Saturday, November 03, 2007

Pseudonym-Americans Fight Back

When Facebook deleted my account and I decided to fight back, I had no idea what I started. I was pleasantly surprised by the groundswell of support I got from the blogosphere, even from people who use their real names. The response was so overwhelming that Facebook reversed its decision within hours and restored my account. Unwittingly, I seem to have tapped into feelings that have been bubbling under the surface for a long time. For too long Pseudonym-Americans like myself, and all the pseudonymous people of the world, have lived in the shadows. For too long we have been relegated to the back of the serial bus. Well, those days are over. I am somebody, just not exactly who I say I am, and I say it loud: I'm a Pseudonym-American and I'm proud.

Pseudonym-Americans are not asking for special rights. We are just asking for the freedom to be who we are not. We are people just like you. Some of us use pseudonyms because we have real jobs. Some of us use pseudonyms because there are arrest warrants against us or we are fleeing creditors. Some of us are pseudonymous for no reason at all. We come from all walks of life. We are your brothers and sisters, your parents and children, your friends and colleagues. That person sitting in the cubicle next to you could be a Pseudonym-American and you wouldn't even know it. All we are saying is that what we do on the computer in the privacy of our own basements or offices is nobody's business but our own and Homeland Security's.

Sure, there are times when I wish that Internet marketers had all my demographic data attached to my real name so that they could target ads at me more effectively. We all want that at one time or another. I would love to help Facebook gather a file on all the music I download and the movies I watch and the books I say I read (but really don't) and the candidates I support and the things I buy. I know that Facebook just has my best interests at heart. And I know that Google, which knows everything I search for (and please let me explain some of those searches in case they are misconstrued), is only out to do good in the world. Isn't their motto "Be excellent to each other," or something like that?

But sometimes you can have too much of a good thing. Today, Facebook may want to know your real name and your real age, but next they are going to want to know your real weight or your real height. Then they are going to want to see pictures of you that aren't 20 years old or haven't been touched up in Photoshop. Where will it all end? And even though Facebook may be a trustworthy and morally unassailable corporation, that doesn't mean that every one one of its employees is a saint, as some have discovered. Pseudonym-Americans are not just fighting for our own rights. We are fighting for your rights, too.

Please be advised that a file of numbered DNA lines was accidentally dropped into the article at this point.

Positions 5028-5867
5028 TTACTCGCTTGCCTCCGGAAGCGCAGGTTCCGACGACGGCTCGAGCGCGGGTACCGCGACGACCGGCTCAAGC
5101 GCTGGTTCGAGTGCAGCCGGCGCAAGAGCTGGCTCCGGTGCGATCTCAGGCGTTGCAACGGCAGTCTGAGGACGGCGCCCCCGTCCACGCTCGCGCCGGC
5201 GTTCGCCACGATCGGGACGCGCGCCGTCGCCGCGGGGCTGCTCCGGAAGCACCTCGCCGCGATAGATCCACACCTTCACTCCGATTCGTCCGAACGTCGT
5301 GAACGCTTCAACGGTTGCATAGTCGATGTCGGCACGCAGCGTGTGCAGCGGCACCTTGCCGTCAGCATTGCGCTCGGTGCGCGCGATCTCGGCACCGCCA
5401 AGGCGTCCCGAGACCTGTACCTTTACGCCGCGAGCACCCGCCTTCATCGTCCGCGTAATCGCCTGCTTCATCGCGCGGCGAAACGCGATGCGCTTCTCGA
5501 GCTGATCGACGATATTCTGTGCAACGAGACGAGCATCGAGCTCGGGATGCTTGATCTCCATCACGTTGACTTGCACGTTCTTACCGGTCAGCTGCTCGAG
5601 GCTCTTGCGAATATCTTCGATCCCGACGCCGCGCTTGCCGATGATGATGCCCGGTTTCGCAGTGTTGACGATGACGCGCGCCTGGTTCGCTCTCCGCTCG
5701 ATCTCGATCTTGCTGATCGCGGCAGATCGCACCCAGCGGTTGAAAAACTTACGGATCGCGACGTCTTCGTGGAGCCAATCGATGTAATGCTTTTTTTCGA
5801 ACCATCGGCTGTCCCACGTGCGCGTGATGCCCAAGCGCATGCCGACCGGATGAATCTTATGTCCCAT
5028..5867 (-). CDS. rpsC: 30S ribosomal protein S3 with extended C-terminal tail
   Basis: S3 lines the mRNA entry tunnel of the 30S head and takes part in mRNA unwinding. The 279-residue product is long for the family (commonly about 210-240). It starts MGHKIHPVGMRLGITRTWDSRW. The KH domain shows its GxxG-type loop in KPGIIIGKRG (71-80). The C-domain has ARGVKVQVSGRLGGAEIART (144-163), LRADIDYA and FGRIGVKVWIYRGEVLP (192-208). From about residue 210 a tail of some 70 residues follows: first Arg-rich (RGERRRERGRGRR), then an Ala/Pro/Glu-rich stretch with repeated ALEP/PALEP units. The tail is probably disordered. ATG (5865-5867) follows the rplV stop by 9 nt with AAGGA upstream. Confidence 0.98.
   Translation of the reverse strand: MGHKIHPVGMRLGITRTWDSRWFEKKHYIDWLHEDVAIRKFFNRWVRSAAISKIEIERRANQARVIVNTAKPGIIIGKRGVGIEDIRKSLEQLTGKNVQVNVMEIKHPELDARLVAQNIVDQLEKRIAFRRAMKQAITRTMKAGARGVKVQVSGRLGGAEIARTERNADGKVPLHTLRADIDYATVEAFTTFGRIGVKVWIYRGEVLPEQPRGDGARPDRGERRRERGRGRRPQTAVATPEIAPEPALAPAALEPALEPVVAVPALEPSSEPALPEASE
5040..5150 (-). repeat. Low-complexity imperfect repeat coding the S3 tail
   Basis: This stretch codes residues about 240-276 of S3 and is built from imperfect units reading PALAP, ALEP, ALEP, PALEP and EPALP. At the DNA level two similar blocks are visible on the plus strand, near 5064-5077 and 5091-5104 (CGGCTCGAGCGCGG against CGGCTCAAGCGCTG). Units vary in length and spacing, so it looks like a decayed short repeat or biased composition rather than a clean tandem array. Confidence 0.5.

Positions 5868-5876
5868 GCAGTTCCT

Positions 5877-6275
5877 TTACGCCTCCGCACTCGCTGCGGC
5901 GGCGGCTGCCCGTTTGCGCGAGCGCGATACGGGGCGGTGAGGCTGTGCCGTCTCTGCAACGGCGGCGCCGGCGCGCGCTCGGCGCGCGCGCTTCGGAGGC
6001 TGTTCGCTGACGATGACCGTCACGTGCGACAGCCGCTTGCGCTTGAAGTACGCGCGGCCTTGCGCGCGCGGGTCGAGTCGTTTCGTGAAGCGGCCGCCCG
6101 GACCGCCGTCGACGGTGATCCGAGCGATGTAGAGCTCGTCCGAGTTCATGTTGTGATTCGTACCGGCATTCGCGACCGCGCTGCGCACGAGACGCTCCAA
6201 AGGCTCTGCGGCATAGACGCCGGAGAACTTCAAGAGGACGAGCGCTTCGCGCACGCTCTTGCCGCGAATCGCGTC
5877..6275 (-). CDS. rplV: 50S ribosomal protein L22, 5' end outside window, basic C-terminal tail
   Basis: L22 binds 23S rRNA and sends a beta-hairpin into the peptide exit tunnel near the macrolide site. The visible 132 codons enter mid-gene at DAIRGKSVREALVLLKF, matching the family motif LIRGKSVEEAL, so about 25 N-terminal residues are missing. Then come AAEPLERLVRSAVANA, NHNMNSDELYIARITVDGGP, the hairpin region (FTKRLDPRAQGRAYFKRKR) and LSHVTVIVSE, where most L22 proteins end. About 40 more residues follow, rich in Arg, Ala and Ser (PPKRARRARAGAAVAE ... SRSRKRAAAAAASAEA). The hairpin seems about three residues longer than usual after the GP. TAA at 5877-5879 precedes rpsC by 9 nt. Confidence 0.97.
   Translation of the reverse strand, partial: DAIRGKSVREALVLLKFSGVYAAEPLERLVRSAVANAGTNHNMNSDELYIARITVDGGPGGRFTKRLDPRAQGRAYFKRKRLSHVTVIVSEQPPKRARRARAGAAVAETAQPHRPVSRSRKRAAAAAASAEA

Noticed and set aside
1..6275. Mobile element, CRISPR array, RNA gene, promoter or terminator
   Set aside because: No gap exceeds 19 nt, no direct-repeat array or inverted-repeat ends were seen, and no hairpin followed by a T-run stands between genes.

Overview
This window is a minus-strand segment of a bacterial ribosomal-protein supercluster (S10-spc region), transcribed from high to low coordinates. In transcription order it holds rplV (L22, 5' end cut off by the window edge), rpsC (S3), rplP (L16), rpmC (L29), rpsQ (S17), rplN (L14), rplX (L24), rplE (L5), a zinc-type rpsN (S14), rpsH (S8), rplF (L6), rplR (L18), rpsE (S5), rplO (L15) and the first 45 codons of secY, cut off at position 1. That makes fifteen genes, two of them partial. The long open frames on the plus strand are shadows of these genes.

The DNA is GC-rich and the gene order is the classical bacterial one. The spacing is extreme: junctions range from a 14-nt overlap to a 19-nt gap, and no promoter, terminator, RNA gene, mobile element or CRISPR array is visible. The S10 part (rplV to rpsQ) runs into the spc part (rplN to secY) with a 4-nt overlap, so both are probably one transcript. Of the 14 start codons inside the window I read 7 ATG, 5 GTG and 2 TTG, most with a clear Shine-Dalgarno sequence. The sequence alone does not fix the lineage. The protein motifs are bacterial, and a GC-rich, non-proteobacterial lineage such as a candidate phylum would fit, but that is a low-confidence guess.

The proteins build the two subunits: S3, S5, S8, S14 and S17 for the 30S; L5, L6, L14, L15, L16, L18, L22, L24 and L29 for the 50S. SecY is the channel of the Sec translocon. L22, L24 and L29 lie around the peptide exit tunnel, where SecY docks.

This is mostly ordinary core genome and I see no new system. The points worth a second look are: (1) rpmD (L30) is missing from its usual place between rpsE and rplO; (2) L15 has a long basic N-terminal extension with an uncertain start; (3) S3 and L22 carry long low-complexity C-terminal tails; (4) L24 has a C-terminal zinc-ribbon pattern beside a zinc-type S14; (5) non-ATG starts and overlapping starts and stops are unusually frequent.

Not everybody understands. "People who disguise their identity in e-mail or public forums lack integrity, maturity and courage," writes Scott McKeen in The Edmonton Journal. There was a time when I would not have confronted such blatent bigotry and unprovoked vitriol against the pseudonymous. But now it makes me mad as hell and I'm not going to take it anymore.

Did Publius lack "integrity, maturity and courage," Mr. McKeen? Publius was the pseudonym Alexander Hamilton, James Madison and John Jay used when they wrote The Federalist Papers. What about Senex, who many people believe was Patrick Henry? Or Phocion, better know as Alexander Hamilton? Without these great Pseudonym-Americans the United States would not exist or, even worse, might be part of Canada today. Indeed, many great men and women in history used pseudonyms at one time or another. I don't think François-Marie Arouet (better known as Voltaire) was a coward. And Marion Morrison, despite his very effeminate sounding name, was more of a man than Scott McKeen will ever be. At least when he called himself John Wayne. Perhaps we Pseudonym-Americans would feel better about ourselves if we knew how many great people in history, and how many accomplished people today, are just like us. Unfortunately, they don't usually teach this in schools.

For many Pseudonym-Americans, the only place we feel completely comfortable is on the Internet. Pseudonym-Americans don't have support groups or even bars we can go to to meet each other. Many of us have never met in person, as far as we know. But in the blogosphere, on social networks, in online games and virtual reality worlds and other places on the Internet we have found a home.

Now some tech "visionaries" want to take even that away from us. They have given it a fancy name: "Transparency," which is tech talk for "kiss your privacy good-bye." What "transparency" really is is a direct assault on our way of life. Feel free to Twitter to the world what you ate for breakfast or blog about the cute thing your soon-to-be embarrassed and resentful child did the other day, but those of us who don't have boring lives or non-controversial opinions value our privacy, and we would prefer that you leave us alone.

This week I learned a lot. I learned that I have some wonderful friends in the blogosphere even if I don't know all their real names. I learned that it's a lot easier to get a company that is really afraid of bad publicity to change its mind than it is to be a monk fighting against a well-armed dictatorship in a country nobody cares about. And I learned that being a Pseudonym-American is nothing to be ashamed of.

I think it's time for Pseudonym-Americans and pseudonymous people of all the nations in the world to stand up and not be counted. Pseudonymous people of the world unite! You have nothing to lose but your names. And those aren't even real.

Illustration borrowed from "Anonymity and Privacy in the Electronic World" by Mari Korkea-aho.

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Anonymous said...